rfryer 08/02/14 01:27am Travel Trailers
RE: Florida to Arizona

Zgypsies and Laman gave you some good ideas. Even given that, I’ve made that trip a couple of times and have to say it’s the most painfully boring drive I’ve ever made anywhere. Another option would be to go to Mobile then cut NW though Dallas to I-40 and come into Phoenix from the north. Surprisingly, it’s less than 100 miles difference over I-10. The plus to me would be the southern route will be hotter than blazes in August and I get more heat than I ever want.
rfryer 08/02/14 12:38am Roads and Routes
RE: New to the fray...

Late August - early September says over 7000' to me unless one wants to hibernate in the TT. I second the rim country, south of Flag or toward Heber. Lots of national forest cg's in those areas. And only a few hours driving time. If you were willing to spend more time driving you could head up to the the White Mountains, maybe the Big Lake area. Nice cg's and a bit overdeveloped for my taste, but that's me.As an afterthought, I assumed you would dry camp. If you want hookups you'll be far more limited but Canyon Point has them and a couple of the cg's at Big Lake do too.
rfryer 08/01/14 11:48pm RV Parks, Campgrounds and Attractions
RE: New trailer suggestions

The tow rating is the most meaningless rating for a TV. A 6000# TT will have a tongue weight pushing 900# and payload is going to be your limiting factor. Where you live you’ll be doing at least a fair amount of mountain driving and I think 6000# will be a load for a V6. But I pull a lighter TT so we’ll see what others say that tow with similar rigs.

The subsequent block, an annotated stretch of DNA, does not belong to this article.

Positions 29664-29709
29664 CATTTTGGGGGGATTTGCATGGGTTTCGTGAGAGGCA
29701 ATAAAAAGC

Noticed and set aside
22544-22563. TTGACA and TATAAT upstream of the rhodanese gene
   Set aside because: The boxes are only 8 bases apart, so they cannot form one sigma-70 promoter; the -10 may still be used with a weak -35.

rfryer 08/01/14 11:34pm Travel Trailers
RE: Depressing Depreciation

My philosophy since I was a teenager in the 50’s has always been to work the window between the max depreciation and the big repair costs. In that era an engine lasted about 100k miles and an AT about 60k miles. So to get the most car for the money I bought a 2 yr old car and sold it when it was about 4 years old. For the cheapest total costs you bought new and kept it for at least 10 years. I’ve since gotten away from the 2-4 year thing; I buy new and keep a vehicle until the wheels fall off or the repair costs get serious. My oldest vehicle is a ’73 Bronco and the newest a 2003 car. My TV is a 2001 and my TT an '89. So unless one keeps vehicles a long time I still think working the window is the way to go.
rfryer 07/30/14 11:26am Tow Vehicles
RE: Need advice on choosing another Tow Vehicle?

I think if you get a lot of replies you’re going to see a pattern of 9-11mpg towing. Wind resistance on the TT is key; length and weight have less affect. Weight becomes more of an issue if you spend much time climbing mountain grades. Half tons pull similar TT’s all the time with no ill effects, unless that era Silverado is noted for weak transmissions. jerem0621’s suggestion of changing out the gears is another cheaper option to replacing the vehicle.